La Notte di San Lorenzo (Night of the Shooting Stars) (The Night of San Lorenzo) (1982) - Rotten Tomatoes

La Notte di San Lorenzo (Night of the Shooting Stars) (The Night of San Lorenzo) (1982)

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Critic Consensus: No consensus yet.

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Movie Info

In Tuscan lore, the evening of August 10th is la notte di san lorenzo (the night of the shooting stars). Each of these stars is believed to grant one wish. In this celebrated film by Italy's Taviani brothers, a woman asks for the words to tell her son about that same night during the last days of World War II. The Nazis occupied Italy and the fascists had mined her small Tuscan village of San Martino. Skeptical of the fascists' promise that all peasants will be safe in San Martino's cathedral, a group of villagers opt to leave and search for the Italian partisans and advancing American forces. Among those to depart is the woman, then only six years old. La Notte di San Lorenzo is the story of the villagers' remarkable exodus, the fate of those left behind, and the partisan struggle against fascism -- lyrically intertwined with their thoughts, loves, fears, and memories, as well as the fantasies of a young girl experiencing the tragedy she perceives to be her greatest adventure.

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Cast

Graziella Galvani
as Signora Migliorati
Laura Mannucchi
as Signora Naldini
Rinaldo Mirannalti
as Attorney Migliorati
Donata Piacentini
as Nicola's Mother
Franco Piacentini
as Nicola's Father
Antonio Prester
as Tuminello
Gianfranco Salemi
as Man in the Bus
Massimo Sarchielli
as Father Marmugi
Mirio Guidelli
as Marmugi Junior
Titta Guidelli
as Alfredina
Giovanni Guidelli
as Marmugi Junior
Samanta Boi
as Rosanna as a child
Beatrice Bardelli
as Woman in Canteen
Andrea Di Bari
as Rosanna's Fascist Cousin
Luca Canardi
as Fascist
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Critic Reviews for La Notte di San Lorenzo (Night of the Shooting Stars) (The Night of San Lorenzo)

All Critics (10) | Top Critics (2)

Although it spins in circles for too long before its climactic wheat-field shoot out, no other Taviani brothers film so vividly captures the prevailing ethos of their life's work: "Living may be tragic," Vittorio once said, "but life isn't."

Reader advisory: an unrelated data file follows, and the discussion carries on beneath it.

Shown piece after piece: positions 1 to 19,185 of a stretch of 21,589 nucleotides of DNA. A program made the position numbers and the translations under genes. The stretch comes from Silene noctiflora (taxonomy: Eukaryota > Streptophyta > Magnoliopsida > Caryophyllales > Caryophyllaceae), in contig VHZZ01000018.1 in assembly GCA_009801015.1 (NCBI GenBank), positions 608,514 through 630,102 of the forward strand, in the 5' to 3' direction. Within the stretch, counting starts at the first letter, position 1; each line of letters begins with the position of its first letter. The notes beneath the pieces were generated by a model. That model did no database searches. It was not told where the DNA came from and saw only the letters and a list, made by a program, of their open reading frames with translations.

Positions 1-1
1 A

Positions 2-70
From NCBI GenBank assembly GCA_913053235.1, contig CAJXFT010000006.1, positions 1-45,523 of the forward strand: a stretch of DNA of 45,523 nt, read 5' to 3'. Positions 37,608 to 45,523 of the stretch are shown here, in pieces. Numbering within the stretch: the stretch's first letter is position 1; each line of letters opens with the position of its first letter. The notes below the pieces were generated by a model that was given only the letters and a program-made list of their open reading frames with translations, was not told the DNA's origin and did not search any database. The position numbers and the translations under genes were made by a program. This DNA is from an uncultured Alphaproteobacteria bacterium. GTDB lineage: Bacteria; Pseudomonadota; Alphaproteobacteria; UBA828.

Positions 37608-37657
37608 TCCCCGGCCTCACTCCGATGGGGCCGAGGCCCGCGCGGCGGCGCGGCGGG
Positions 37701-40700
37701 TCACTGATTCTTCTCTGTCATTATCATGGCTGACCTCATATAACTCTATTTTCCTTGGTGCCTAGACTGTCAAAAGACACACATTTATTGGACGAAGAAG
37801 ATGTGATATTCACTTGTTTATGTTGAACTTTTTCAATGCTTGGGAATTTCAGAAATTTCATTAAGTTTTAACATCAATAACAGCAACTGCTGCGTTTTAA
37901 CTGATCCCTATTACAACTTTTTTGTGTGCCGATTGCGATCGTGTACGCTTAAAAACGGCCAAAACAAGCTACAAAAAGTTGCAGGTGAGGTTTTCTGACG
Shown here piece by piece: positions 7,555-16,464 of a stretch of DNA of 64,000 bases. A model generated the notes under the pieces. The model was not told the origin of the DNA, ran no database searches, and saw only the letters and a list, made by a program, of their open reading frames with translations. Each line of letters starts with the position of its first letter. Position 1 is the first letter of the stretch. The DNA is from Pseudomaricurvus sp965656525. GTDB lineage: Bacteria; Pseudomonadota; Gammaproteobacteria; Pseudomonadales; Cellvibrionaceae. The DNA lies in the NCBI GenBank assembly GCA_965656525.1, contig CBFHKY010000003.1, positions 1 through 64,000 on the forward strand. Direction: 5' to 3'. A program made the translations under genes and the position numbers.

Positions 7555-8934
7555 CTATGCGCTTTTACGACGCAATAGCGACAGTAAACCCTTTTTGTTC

August 13, 2015 | Rating: 4/5 | Full Review…
Time Out
Top Critic

Lyricism, poetry, brutality, reality, fantasy; mixed and slowly stirred, make for a special mood

January 23, 2009 | Full Review…
Urban Cinefile

One of the greatest films of the 1980s.

April 17, 2008 | Rating: 5/5
Film Threat

...not enough to sustain our interest through a 105-minute movie, despite the obvious earnestness with which the brothers have imbued the story.

March 12, 2004 | Rating: 1.5/4 | Full Review…
Reel Film Reviews

A parabolic Italian film about freedom, death, and grace set during World War II in the Tuscany region of Italy.

January 17, 2002 | Full Review…
Spirituality and Practice

Audience Reviews for La Notte di San Lorenzo (Night of the Shooting Stars) (The Night of San Lorenzo)

A group of Italian villagers struggle to survive the final days of WWII, battling Nazi sympathizers and anxiously awaiting the arrival of the American soldiers who will liberate them. La Notte di San Lorenzo is a good film that may have been great had it be given a larger budget. For example, the highly anticipated American army is represented by a whopping TWO soldiers (neither of which ever utter a word), war planes are heard but never seen, an explosion in the church is represented by loud sound effects and a little smoke coming out of the door, etc., etc., etc... Still, you have to credit the Taviani brothers for making the most of what they had and giving us a film that seems to live well beyond it's means.

Randy Tippy
Randy Tippy

Super Reviewer

this movie has action, tragedy, war, humor, love, lust, history, fairy tales, heroes, blissful children, time-chastened old folks, prayers & desperate wishes, class conflict, (meaningful) politics, cold-blooded murder, tarnished violence for freedom, and the heritage of every kind of Italian movie

Adam Mahler
Adam Mahler

Super Reviewer

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